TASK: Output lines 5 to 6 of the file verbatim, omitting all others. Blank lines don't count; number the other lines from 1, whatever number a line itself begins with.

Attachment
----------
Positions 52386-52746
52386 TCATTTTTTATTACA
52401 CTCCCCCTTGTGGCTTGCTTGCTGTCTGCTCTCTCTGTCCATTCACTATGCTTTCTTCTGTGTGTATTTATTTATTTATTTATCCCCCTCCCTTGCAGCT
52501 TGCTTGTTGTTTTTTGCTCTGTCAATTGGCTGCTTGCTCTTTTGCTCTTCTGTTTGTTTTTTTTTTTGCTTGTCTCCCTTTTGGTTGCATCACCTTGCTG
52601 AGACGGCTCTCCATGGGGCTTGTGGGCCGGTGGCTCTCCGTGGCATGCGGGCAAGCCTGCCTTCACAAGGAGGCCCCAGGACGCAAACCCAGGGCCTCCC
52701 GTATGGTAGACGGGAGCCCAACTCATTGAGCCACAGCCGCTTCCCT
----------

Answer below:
52601 AGACGGCTCTCCATGGGGCTTGTGGGCCGGTGGCTCTCCGTGGCATGCGGGCAAGCCTGCCTTCACAAGGAGGCCCCAGGACGCAAACCCAGGGCCTCCC
52701 GTATGGTAGACGGGAGCCCAACTCATTGAGCCACAGCCGCTTCCCT